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How to Look Fabulous in Smartphone Photos

Photograph by Phillippe Diederich

I take a lot of selfies. As a social media junkie, and as someone whose friends are constantly on Facebook and Instagram and other social media platforms, I see a lot of headshots. And I see a lot of beautiful women who make their photos awful by overdoing the "beauty" filters on their phone cameras and other editing software. While this can work for many women, I am constantly surprised at how many pretty, young women ruin their looks by over-correcting their images. This photo above is the best light in my home: the backyard. The photo was taken with an iPhone 6 Plus, no filters. The soft focus or "face filters" on phones and point-and-shoot cameras can make you look flat or give you an unnatural look. Think of over-correcting your photos as bad plastic surgery.

This is the same photo, through a beautifying app. See what I mean about flat and unnatural?

Photograph by Phillippe Diederich

Trust me. I'm 51 — certainly no spring chicken. Still, I want to look good in my photos. No, scratch that. I want to look awesome. I'm as vain as the next person. Heck, who doesn't want to look great all the time. But I don't want to look blurry or flat, like a cut-out. And I certainly don´t want people to think "what the heck happened to her" when they meet me in person.

So, I'm sharing some tips for taking natural-looking but great portraits with a phone camera. You can make yourself look as good as possible without using beautifying apps.

1. It's ALL about the light.

The right light will make anyone and anything look great. I can be wearing the same makeup hair and clothes and resemble a zombie if I take the photo in my bathroom, or look like I stepped out of a commercial if I take it in the backyard.

But what's great light?

Photograph by Phillippe Diederich

This is absolutely the worst light at home to take pictures: my bathroom. I asked my husband and business partner about this one. He not only makes me look great in pictures, but has been a photojournalist for most of his life. According to him, "great light" depends on what you're photographing.

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Since we're talking about selfies or headshots, consider soft light. This is the most flattering. This means you should stay as far away from lightbulbs, direct sun or flashes and strobes. The rule is: the larger the light source, the softer the light. So think of the sun. When you look at it, it's a tiny little light source. An overcast day is a huge light source. I get great results for beauty or fashion portraits when I stand in the shade (no direct sunlight) but there is a nearby opening. Example: I stand in the shade of our back patio or a tree with a canopy that is dense enough that bits of light are not filtering through the branches.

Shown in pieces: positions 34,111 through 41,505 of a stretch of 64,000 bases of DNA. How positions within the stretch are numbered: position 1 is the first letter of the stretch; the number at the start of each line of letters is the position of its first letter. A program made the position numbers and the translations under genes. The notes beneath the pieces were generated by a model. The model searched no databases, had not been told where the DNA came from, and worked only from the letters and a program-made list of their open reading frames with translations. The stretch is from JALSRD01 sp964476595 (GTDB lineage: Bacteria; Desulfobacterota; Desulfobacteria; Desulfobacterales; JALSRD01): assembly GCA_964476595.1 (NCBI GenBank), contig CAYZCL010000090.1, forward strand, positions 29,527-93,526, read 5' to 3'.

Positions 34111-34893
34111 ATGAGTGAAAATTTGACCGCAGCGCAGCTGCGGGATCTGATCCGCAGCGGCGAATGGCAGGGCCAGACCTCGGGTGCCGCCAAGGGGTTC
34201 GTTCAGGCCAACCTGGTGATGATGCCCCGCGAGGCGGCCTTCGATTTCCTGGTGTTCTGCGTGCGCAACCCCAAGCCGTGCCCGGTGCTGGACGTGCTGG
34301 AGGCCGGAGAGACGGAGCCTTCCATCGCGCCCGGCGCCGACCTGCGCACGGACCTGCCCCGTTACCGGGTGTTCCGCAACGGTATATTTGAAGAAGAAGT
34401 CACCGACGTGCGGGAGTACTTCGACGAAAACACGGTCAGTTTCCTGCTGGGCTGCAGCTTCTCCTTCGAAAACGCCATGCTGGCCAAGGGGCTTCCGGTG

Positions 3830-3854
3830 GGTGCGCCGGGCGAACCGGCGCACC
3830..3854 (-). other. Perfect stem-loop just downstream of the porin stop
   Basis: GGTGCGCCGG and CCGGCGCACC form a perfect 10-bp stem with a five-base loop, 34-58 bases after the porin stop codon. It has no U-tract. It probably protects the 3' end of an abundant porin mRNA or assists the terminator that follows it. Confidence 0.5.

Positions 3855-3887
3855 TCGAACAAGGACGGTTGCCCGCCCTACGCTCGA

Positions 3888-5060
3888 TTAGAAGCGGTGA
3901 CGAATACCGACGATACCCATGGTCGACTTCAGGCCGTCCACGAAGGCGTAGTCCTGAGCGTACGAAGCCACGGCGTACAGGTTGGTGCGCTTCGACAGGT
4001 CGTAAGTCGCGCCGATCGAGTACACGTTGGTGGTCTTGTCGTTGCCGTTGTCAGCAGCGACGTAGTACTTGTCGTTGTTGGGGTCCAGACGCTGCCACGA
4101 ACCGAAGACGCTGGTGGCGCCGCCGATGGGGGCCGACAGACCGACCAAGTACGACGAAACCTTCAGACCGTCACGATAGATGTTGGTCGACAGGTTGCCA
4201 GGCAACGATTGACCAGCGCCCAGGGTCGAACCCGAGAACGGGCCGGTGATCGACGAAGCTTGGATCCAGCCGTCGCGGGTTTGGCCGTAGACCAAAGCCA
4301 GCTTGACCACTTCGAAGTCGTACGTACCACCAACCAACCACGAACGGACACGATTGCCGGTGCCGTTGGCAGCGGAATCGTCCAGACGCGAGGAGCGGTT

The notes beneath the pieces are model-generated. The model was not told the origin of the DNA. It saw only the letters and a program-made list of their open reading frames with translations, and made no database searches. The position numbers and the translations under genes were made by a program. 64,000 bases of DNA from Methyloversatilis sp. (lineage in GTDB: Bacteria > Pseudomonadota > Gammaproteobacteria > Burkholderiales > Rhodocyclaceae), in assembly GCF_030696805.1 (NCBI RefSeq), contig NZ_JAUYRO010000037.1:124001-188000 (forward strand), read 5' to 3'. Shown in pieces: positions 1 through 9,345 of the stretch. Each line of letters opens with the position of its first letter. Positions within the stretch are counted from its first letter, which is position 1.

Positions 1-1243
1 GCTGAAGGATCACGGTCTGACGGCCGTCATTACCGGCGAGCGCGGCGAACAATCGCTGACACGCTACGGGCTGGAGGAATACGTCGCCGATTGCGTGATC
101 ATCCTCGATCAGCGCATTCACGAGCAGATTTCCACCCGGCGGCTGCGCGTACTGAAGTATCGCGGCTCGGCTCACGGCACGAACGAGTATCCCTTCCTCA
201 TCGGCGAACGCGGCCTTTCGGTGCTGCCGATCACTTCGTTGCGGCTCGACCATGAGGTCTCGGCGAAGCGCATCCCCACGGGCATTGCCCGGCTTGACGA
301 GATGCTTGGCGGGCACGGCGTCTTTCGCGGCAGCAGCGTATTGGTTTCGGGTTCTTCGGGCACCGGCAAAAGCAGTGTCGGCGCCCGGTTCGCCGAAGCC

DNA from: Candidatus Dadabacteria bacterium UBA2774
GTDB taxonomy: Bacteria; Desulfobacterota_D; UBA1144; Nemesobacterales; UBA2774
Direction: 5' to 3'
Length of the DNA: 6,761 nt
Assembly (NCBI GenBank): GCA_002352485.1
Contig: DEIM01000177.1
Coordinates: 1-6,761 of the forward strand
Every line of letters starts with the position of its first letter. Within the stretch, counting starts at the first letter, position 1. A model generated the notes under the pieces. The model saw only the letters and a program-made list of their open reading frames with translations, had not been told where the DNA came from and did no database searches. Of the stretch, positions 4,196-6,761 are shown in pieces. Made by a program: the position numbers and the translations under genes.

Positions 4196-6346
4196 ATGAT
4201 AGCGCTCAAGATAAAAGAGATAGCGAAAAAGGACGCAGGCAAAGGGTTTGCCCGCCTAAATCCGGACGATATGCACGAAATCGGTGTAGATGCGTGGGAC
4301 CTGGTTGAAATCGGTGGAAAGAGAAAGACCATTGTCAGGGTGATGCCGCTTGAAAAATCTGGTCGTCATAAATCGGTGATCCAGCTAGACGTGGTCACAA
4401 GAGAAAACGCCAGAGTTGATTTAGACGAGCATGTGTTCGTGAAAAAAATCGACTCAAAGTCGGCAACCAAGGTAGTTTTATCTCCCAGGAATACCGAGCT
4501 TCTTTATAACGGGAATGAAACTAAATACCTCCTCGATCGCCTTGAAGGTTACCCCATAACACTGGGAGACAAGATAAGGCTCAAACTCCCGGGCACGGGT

Most phone cameras have a slightly wide angle lens. This distorts the image. A good idea is to zoom in just a bit to eliminate that distortion or use an external lens like the Sony lens style camera.

This is the same picture taken in my bathroom, filtered through a beautifying app. I´d rather step outside and find better lighting.

Photograph by Phillippe Diederich

Phone cameras have auto-everything. But my photographer husband says light meters are calibrated to measure what is called "middle gray." What this means is that if the image is all white, it will come out gray. If the scene is all black, it will come out gray. So, watch your backgrounds. When my husband photographs me with the yard foliage in the background, I pop out really nicely because the autoexposure in the camera is considering all that darkness around me. If the background is too bright, I will be darker and competing with the background.

These fine little cameras also have automatic white balance, so the camera will constantly try to correct for too much yellow, green or any other color that becomes too dominant. When I am wearing a blue blouse, my skin tone is a bit more on the warm or yellow side than when I wear a white or tan blouse. Yes, what you wear (if it is in the frame) will affect the color of your photo.

Avoid harsh tungsten light bulb light or fluorescent lighting. Window light is good.

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2. The angle of the shot matters.

Don't shoot down or up at yourself or someone you are trying to photograph. Try and shoot at eye level or just below eye level, this will prevent any unflattering looks.

3. Take a lot of pictures.

And I mean a lot! Take 30-50 if you need one good shot. Then edit and pick the one you like best. Most professional photographers will shoot hundreds if not thousands of photos on a shoot. You don't have to shoot as much, but it's not as if you're spending a fortune on film or anything like that. The more you have to choose from, the better photo you will choose.

4. Watch out for camera movement.

Digital cameras can blur easily so if you're shooting in low light, be careful of your hand movements.

5. Practice makes perfect.

Take note of which scenes and what lighting conditions make you look better and stick to what works. Watch those backgrounds and smile!

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